Immediately after this discourse the king had a first declaration read; but first the guard of the seals, having advanced to the throne and spoken to the king upon bended knee, according to the ordinary custom, said: "The king orders you to put on your hats." I put on my hat; a number of deputies from the commons did the same; neither the nobility nor the clergy did so. Doubtless, in the frivolous love of distinctions, they no longer cared to keep their hats on in the presence of the king when we had our hats on. By putting on my hat I had wished to preserve and indicate our rights. As soon as I saw the majority without hats I took my hat off, and everybody remained uncovered....

[Here follows the substance of the declarations.] That done, the king spoke again....

Then the king had a second declaration read, entitled, "Declaration of the Intentions of the King," and which contains the favors that he grants his people. It offers a plan of reform of abuses, a plan of administration, and the rights granted rather than due the nation.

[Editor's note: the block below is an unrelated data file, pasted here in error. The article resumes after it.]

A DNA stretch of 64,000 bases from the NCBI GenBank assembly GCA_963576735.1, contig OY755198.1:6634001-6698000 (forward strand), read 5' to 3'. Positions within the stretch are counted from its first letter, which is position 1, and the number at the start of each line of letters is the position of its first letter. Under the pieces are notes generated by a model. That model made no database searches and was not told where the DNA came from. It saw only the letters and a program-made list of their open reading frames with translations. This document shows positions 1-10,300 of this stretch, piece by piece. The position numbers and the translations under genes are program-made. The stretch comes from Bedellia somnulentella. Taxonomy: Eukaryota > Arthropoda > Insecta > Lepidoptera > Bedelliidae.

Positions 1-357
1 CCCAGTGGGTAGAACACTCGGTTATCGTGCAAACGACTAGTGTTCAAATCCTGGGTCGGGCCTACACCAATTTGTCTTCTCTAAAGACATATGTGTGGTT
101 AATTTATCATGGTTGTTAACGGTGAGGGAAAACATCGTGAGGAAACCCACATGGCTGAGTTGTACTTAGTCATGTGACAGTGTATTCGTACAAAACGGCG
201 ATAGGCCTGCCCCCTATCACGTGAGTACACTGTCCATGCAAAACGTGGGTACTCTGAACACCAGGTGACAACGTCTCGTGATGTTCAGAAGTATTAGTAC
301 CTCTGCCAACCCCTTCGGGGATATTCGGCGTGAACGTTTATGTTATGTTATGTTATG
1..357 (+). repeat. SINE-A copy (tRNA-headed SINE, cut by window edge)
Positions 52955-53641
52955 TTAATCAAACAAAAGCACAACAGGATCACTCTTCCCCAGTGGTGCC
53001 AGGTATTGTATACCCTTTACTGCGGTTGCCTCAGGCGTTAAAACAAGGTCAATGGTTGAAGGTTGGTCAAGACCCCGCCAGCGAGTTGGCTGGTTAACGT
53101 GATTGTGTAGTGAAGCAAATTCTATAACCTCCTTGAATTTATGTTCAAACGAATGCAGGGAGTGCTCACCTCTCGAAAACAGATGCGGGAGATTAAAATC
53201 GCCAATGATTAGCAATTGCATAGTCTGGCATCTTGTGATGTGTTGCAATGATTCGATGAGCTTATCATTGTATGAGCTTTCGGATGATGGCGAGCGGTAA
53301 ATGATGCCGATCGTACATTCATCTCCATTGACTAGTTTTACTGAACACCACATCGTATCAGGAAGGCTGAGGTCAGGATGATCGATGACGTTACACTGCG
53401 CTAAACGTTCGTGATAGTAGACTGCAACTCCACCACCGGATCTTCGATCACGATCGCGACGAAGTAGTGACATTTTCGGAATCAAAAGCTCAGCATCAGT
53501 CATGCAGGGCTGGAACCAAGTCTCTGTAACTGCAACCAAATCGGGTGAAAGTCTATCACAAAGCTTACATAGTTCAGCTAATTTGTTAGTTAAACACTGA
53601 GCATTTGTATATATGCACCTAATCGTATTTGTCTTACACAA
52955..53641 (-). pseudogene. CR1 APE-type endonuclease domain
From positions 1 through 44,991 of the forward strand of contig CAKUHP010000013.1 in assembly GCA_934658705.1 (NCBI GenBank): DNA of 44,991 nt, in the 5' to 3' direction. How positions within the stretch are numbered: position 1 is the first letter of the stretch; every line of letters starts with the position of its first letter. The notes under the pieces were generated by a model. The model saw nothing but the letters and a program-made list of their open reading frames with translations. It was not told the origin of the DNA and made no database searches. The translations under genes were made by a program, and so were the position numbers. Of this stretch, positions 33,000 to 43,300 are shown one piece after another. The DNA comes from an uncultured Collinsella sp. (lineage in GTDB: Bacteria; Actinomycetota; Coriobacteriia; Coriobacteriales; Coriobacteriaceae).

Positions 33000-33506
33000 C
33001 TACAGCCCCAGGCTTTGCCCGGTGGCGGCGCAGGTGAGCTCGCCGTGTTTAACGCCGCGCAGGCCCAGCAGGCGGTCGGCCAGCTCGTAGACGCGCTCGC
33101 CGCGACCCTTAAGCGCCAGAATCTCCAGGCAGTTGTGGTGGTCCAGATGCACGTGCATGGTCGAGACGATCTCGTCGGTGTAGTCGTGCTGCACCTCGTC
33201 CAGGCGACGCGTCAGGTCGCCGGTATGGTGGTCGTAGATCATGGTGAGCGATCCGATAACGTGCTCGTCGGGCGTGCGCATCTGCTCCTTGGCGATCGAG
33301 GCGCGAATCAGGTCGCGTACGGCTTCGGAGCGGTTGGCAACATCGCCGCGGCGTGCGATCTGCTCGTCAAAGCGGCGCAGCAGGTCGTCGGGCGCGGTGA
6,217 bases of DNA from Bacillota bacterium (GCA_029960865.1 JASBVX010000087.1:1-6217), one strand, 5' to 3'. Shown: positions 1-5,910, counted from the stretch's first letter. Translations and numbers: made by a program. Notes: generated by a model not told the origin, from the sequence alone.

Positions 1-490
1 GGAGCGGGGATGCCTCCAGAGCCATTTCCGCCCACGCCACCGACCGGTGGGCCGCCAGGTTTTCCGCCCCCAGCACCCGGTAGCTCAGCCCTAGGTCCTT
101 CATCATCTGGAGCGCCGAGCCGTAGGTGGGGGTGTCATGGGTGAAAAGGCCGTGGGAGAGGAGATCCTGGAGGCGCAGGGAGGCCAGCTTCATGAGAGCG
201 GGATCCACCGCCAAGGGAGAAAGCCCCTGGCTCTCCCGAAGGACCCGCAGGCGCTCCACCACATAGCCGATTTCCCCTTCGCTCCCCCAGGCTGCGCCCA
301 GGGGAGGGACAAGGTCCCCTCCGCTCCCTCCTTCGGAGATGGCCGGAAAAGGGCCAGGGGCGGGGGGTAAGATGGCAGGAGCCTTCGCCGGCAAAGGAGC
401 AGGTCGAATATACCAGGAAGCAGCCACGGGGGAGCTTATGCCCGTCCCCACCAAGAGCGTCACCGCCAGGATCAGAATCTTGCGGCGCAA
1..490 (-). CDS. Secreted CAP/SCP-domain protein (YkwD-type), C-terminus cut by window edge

It was astonishing that in speaking to the assembled nation the king was made to say, "the king wishes, the king understands"; that he had been made to annul decrees made by the nation, when the supreme leader, the hereditary representative of the nation, can only have a veto; that in the second declaration, which is a species of new constitution, no part in the legislative power is given to the states general; the necessity of the consent of the nation to taxation appears to be a concession rather than a recognition of the national right. Many deputies noticed the expressions, the favors that the king grants to his people; can the king, sole master and sole provisory legislator in the absence of the nation, speak thus to the nation assembled in states general? (Courrier de Provence, lettre 13.) During this reading the commons remained in the most profound silence, while the two declarations were accompanied and followed by much applause from the majority of the nobility and the minority of the clergy; this was right, since it was their work in part. The suspicion was justified because the articles VIII and IX reserve for a separate deliberation the things which particularly interested the two orders, the feudal and seignorial rights, the useful rights and honorific prerogatives of the first two orders, ecclesiastical discipline, the régime of the secular and regular bodies; that meant that all that was an affair of privileged classes, and not national affairs; it was to establish the first two orders as sovereign judges in their own cause. (Ibid.) The reading ended, the king spoke again....